What I like the most about our protagonist is her courage. She demonstrates that it is worth the trouble to “participate”. To demonstrate courage, you have to “go and participate” not to “win” something but to “live an experience”. Being deeply involved in a project, being ready to learn, to evolve. It’s hard and it creates friction and discomfort. But I believe that being out of my comfort zone is the place where I learn the most. 

She goes on a quest. Life does not come to us, we have to go towards it. To participate, to get involved, it takes a dose of courage and commitment. After that, it will probably bring out aspects of our personality that we do not know. That’s the spirit of the game; go elsewhere to see what’s going on and take back the best with us.

I also believe that it is “this participation” that connects me to the protagonist in Season. I go there, I face it, I explore, I learn, I expose myself and I am alive.

Those two different games make a unique piece of who I am; Darwin Project touched my brain, Season touched my heart. Season is an invitation to open up, it gets me vulnerable. It puts me in a position where I want to meet others. It turns you into something better. 

I shed tears without sound but with a slight smile. It’s the feeling I hope I will have when I die. 

I would tell people who want to get involved in the wonderful world of video games that it takes a good deal of courage and character. Yes. But above all, it takes passion. If that’s what you want, I’m sure you’ve got it. Thank you and I’m really excited to present you Season soon to make you feel that way too. 

– Amélie. x

Interview with Kevin

Kevin has been writing Season for over two years now. In other words, he can’t wait to present it to you (and the whole team too!).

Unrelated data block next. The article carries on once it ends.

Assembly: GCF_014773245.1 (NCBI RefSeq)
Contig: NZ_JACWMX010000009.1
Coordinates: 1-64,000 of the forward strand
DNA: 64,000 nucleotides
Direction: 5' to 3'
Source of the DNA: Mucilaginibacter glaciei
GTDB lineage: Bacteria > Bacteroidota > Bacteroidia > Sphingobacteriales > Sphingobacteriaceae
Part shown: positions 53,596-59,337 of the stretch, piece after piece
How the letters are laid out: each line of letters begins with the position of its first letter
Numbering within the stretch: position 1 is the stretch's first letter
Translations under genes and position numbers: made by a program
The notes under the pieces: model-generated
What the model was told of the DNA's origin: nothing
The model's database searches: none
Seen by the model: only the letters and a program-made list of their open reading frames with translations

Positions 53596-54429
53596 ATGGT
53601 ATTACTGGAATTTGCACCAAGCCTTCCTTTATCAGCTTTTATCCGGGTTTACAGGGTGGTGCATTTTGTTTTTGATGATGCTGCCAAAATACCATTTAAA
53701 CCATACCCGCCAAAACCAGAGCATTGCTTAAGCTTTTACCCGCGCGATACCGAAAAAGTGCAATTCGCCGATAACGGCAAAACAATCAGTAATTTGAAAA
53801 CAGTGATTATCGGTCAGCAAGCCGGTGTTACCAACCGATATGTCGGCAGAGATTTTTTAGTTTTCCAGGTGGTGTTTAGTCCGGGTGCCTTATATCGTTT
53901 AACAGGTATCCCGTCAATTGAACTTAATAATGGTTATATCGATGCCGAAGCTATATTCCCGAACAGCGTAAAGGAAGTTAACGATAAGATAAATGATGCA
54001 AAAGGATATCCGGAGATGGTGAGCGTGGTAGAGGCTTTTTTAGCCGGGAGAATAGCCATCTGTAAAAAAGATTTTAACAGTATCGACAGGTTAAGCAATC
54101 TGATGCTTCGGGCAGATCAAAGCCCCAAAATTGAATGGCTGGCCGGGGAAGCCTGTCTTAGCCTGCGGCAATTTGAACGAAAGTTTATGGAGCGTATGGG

Until we can show you a little more about the project itself, we wanted to talk to you a little more about the profession of a video game writer; meeting with our creative director Kevin Sullivan.


  1. Did you dream of becoming a writer when you were young?

It’s what I wanted to do from the moment I realized that a human being made up Star Wars.


  1. What is your favorite game?

Writing wise it’d be Kentucky Route Zero. It feels like it was beamed here from the future like they jumped a few spaces ahead. It’s encouraging it was well received considering it basically jettisons all the reliable tricks of storytelling and is more akin to the work of someone like Samuel Beckett or Gabriel García Márquez. It’s already influenced a lot of games but still feels ahead of its time.


  1. Do you think it’s easy to write a video game?

All writing is hard in different ways. Writing a game is hard in that you’re not only dealing with the multifaceted nature of the form but with the realities of production too. It depends on the nature of the game too; some games live and die on their text and some are less reliant on it.